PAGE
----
Carlo Favero

Carlo Favero holds a D.Phil. from Oxford University, where he was a member of the Oxford Econometrics Research Centre. He has been professor of Econometrics at Bocconi University from 1994 to 2001 and professor of Economics since 2002. In 2009 he joined the newly formed Dept of Finance at Bocconi University, where he teaches Financial Econometrics. He has published in scholarly journals on the econometric modelling of bond and stock prices, applied econometrics, monetary policy and time-series models for macroeconomics and finance. He is a research fellow of CEPR in the International Macroeconomics programme. He is president of the Innocenzo Gasparini Institute for the Economic Research at Bocconi University and a member of the scientific committee of the Centro Interuniversitario Italiano di Econometria (CIDE). He has been advisor to the Italian Ministry of Treasury for the construction of an econometric model of the Italian economy. He has been consulting the European Commission, the World Bank and the European Central Bank, on monetary policy and the monetary transmission mechanism and bond markets. He is member of the editorial board of the Bocconi Springer Series in Mathematics, Statistics, Finance and Economics.

How to Restart the Economy and Save Lives: Simulations on Northern Italy

Italian officials have to choose the optimal strategy to end the lockdown. A policy that sends all the active population back to...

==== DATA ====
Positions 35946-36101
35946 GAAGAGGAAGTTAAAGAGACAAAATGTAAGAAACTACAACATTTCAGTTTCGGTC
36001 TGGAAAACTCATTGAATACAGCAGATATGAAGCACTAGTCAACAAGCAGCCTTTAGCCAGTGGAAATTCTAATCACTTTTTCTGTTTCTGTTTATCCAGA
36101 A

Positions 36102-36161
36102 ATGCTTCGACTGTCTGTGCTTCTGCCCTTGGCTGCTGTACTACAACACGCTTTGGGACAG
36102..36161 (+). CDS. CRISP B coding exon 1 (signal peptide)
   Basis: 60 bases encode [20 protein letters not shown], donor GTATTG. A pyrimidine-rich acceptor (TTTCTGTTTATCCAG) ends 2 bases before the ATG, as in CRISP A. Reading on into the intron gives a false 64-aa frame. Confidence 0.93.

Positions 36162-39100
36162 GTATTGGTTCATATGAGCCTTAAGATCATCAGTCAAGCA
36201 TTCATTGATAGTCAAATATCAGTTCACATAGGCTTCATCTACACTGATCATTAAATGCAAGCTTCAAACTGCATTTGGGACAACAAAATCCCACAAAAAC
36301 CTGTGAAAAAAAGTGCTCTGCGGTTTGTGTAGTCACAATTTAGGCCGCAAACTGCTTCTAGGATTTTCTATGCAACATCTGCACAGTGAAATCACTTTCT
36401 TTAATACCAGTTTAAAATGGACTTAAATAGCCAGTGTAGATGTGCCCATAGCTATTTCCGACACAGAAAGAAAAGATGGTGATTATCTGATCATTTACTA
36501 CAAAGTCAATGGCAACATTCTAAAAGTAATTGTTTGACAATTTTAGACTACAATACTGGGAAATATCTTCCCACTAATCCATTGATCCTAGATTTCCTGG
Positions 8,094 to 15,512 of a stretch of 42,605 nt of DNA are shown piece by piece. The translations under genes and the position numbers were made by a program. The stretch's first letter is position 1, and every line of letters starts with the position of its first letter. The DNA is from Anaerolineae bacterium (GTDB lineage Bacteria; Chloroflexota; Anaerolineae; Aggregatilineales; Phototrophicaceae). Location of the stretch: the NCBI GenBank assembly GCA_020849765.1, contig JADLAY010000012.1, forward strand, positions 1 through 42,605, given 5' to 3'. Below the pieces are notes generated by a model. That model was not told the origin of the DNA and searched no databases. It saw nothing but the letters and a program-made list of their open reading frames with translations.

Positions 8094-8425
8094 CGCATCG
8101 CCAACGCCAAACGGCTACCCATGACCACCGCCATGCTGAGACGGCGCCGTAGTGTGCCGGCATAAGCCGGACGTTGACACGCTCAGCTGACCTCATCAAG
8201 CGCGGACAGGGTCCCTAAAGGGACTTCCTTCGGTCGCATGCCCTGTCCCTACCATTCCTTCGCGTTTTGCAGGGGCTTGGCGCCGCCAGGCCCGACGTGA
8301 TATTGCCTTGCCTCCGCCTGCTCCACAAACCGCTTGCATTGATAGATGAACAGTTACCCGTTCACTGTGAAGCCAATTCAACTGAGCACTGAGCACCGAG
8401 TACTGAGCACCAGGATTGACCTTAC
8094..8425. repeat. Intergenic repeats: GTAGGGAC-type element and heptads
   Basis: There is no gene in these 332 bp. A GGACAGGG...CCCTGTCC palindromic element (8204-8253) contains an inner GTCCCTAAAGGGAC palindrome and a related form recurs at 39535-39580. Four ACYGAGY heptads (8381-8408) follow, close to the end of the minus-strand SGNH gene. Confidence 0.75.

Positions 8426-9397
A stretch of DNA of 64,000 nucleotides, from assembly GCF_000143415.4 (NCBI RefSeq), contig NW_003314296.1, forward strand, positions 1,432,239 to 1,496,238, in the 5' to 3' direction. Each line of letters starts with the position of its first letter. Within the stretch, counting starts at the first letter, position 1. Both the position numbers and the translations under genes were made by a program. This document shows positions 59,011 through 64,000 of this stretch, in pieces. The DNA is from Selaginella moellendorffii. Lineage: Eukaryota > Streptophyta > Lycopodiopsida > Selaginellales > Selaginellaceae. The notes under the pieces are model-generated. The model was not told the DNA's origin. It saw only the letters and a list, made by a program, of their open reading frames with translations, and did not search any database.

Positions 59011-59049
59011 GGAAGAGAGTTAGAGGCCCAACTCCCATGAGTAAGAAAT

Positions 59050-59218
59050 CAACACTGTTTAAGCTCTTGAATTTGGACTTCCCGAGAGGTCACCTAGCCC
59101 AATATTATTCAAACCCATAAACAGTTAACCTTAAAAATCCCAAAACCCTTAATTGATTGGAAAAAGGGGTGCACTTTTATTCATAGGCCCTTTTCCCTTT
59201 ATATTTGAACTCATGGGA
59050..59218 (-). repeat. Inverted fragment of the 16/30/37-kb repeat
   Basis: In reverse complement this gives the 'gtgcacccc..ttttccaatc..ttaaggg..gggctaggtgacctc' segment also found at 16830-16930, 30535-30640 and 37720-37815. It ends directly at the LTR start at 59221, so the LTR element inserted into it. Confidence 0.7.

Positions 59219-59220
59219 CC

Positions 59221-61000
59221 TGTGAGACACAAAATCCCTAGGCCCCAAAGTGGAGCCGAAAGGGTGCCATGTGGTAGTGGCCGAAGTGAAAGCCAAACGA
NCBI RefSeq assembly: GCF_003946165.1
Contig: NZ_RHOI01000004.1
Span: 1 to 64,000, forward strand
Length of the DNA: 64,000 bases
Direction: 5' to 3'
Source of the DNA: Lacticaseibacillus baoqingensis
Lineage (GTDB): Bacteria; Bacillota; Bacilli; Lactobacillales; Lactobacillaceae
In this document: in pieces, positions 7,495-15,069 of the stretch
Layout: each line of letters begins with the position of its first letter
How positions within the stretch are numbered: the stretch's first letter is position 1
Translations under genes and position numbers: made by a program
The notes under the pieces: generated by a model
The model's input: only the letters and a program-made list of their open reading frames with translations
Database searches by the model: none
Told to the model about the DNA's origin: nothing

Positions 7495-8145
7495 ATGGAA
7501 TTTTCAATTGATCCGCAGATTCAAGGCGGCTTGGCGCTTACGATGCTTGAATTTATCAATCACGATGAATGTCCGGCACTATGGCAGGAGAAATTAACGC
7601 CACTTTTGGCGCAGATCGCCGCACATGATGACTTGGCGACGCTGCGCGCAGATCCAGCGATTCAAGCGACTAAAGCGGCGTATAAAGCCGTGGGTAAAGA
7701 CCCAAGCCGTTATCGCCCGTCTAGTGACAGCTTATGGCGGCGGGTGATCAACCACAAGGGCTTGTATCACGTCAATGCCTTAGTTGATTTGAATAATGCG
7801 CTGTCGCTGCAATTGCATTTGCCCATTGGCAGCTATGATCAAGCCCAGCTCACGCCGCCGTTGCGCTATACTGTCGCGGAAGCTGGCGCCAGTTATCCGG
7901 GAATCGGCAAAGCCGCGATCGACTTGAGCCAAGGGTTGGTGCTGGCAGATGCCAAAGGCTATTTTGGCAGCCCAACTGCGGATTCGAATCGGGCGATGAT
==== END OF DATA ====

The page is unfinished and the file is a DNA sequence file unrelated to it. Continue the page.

The Case for Lockdown: in Italy’s Lombardy, It Can Reduce Covid-19 Potential Fatalities from 160,000 to 25,000

According to an analysis by Bocconi University professor Carlo Favero, the number of people infected with the coronavirus in Lombardy, Northern Italy, is 120,000, while...

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The New Challenges of Assessing Big Tech’s Impact

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The Metaphysics of Regulatory Capture

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The Aristocracy of Talent: Business Intelligence

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Why Privacy Experts Need a Place at the Antitrust Table

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Assessing George Stigler’s Economic Theory of Regulation

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“Old Chicago” and Freiburg: Why Ordoliberalism Was No “German Oddity”

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The Many Faces of Stigler’s Theory of Economic Regulation: Interest Group Politics Still Thrives—But Industry Often Comes Second

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